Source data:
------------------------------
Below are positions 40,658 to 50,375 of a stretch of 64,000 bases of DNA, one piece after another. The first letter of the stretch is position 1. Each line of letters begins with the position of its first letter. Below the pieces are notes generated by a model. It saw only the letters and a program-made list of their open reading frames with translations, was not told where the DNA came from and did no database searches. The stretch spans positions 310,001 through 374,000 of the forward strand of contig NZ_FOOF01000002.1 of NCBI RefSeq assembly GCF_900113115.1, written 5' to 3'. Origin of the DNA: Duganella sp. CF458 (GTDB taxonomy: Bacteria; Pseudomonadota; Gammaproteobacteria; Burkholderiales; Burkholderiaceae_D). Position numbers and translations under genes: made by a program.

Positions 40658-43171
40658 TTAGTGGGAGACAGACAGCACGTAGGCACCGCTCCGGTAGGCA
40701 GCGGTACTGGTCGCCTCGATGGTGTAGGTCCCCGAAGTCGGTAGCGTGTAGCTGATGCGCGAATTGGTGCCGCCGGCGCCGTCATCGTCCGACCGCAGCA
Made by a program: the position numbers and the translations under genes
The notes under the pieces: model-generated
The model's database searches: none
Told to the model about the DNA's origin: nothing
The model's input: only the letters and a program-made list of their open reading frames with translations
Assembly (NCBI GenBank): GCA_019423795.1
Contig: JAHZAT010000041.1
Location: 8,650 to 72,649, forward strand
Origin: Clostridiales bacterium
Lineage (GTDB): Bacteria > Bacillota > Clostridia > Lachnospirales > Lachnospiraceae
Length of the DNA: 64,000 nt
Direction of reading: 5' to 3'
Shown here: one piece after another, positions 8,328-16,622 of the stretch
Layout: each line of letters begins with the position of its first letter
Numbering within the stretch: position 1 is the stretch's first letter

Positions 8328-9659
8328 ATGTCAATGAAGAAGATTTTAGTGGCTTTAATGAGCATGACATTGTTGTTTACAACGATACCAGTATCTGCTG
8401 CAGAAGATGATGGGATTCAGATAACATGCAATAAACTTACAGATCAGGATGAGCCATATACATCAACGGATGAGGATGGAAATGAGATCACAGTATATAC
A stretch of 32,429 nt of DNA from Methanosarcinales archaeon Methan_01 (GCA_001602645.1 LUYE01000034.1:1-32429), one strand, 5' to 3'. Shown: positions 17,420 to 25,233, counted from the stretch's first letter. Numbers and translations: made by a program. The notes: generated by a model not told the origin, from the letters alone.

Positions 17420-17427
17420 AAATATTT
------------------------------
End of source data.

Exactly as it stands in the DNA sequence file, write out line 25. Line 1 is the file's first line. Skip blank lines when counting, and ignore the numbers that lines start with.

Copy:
17420 AAATATTT